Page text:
Mills & Boon is to launch a crime and thriller series in its first venture beyond romance publishing since it was founded 100 years ago. Black Star Crime kicks off in August with five titles, and will initially publish five titles every two months. The heavily-branded short novels will be priced at £3.99.
M&B anticipates sales of between 250,000 and 500,000 units a year for the series, which would be around 2% of the total UK crime and thriller market. Nielsen BookScan’s crime and thriller product class was worth £138.9m in 2007, with 22.7 million books sold.
“Since 2001, crime and thriller sales have increased by 70%,” said M&B marketing manager Oliver Rhodes. “There were two ways for us to go. We could either do what everyone else is doing, and do it better, or carve out our own niche and try to create a unique proposition. The idea is that if people find something they like they can go back and find something similar. It is a brand promise.”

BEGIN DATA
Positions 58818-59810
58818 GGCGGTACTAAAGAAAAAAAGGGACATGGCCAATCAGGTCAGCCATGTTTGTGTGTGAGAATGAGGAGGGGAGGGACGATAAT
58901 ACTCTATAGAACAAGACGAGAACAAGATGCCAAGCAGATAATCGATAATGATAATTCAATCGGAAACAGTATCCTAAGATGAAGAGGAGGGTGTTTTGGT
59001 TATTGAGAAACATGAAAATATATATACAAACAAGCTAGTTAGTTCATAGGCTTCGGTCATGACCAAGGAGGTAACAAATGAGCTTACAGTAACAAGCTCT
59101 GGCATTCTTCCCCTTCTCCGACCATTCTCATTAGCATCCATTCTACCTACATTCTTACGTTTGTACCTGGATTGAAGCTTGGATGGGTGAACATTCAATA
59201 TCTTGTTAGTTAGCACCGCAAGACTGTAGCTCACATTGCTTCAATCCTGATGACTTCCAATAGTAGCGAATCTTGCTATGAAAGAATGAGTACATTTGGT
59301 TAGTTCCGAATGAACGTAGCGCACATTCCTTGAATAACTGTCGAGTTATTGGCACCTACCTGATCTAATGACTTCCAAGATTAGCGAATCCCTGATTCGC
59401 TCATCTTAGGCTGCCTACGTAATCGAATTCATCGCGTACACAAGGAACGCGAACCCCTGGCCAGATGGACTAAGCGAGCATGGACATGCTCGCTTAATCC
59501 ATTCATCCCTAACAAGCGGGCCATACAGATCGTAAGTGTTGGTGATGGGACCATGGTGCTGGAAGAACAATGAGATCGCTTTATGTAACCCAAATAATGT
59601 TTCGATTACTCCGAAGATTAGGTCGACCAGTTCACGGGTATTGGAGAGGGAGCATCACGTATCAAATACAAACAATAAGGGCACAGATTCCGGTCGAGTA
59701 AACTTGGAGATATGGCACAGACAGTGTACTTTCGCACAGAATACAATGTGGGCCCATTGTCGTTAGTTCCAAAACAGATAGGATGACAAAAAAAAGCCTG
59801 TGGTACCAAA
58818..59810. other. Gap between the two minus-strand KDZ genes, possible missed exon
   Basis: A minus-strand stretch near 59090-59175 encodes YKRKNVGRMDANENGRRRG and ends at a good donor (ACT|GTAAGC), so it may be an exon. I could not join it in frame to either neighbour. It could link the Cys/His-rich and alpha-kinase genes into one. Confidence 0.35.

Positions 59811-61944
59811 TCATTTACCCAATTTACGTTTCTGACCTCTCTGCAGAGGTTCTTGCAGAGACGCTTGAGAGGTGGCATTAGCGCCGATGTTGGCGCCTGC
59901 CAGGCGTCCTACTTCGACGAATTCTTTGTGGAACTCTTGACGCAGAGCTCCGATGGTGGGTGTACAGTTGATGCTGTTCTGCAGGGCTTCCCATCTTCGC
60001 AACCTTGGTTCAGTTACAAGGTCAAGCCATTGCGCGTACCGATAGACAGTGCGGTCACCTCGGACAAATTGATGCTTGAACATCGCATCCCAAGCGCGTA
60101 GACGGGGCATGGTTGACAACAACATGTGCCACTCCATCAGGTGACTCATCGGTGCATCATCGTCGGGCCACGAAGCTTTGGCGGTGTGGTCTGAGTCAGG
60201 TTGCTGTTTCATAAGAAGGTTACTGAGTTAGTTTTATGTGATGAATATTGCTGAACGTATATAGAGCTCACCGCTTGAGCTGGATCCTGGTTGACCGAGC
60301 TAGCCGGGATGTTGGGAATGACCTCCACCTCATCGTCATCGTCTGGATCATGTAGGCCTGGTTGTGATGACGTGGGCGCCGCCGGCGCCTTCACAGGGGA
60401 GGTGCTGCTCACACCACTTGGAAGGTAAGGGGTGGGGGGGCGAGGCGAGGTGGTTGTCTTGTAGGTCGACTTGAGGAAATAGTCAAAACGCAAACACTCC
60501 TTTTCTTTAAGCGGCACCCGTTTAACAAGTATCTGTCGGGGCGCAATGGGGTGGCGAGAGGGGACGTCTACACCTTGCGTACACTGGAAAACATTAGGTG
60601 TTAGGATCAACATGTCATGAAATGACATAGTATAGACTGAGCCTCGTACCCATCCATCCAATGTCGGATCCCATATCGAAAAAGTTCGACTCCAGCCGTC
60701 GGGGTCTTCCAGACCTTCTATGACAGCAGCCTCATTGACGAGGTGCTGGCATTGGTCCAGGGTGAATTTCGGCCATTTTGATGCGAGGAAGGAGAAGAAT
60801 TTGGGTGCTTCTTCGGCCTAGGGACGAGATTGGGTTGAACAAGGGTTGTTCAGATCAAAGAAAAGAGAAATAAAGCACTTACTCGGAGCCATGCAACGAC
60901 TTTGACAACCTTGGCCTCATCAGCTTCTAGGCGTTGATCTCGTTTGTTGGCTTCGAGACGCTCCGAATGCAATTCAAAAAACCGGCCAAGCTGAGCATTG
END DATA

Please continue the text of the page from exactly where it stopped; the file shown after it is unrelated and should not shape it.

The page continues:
Black Star Crime will include a range of genres, from cosy mysteries to hard-core thrillers, with authors to include new names as well as more established writers. M&B has liaised with Working Partners to generate some of the concepts, as well as acquiring titles itself, and is adamant the quality of the stories is paramount. Launch titles include RUNAWAY MINISTER by Nick Curtis, STREETWISE by Chris Freeman, A NARROW ESCAPE by Faith Martin and MURDER PLOT by Lance Elliott.
“Burke shows again that he’s not just a comic genius, but also a fine dramatic writer and storyteller.” – Booklist. “Prose both scabrous and poetic.” – Publishers Weekly. “Proust meets Chandler over a pint of Guinness.” – Spectator. “Among the most memorable books of the year, of any genre.” – Sunday Times. “A hardboiled delight.” – Guardian. “Imagine Donald Westlake and Richard Stark collaborating on a screwball noir.” – Kirkus Reviews. “A cross between Raymond Chandler and Flann O’Brien.” – John Banville.
Saturday, February 9, 2008
It Can’t Be Mills & Boon Every Day, Right?
Love me, love my crime fiction. Mills & Boon, of all people, are about to dive into the murky world of gats ‘n’ gams with a crime imprint, according to The Bookseller (possible scenario, right). To wit: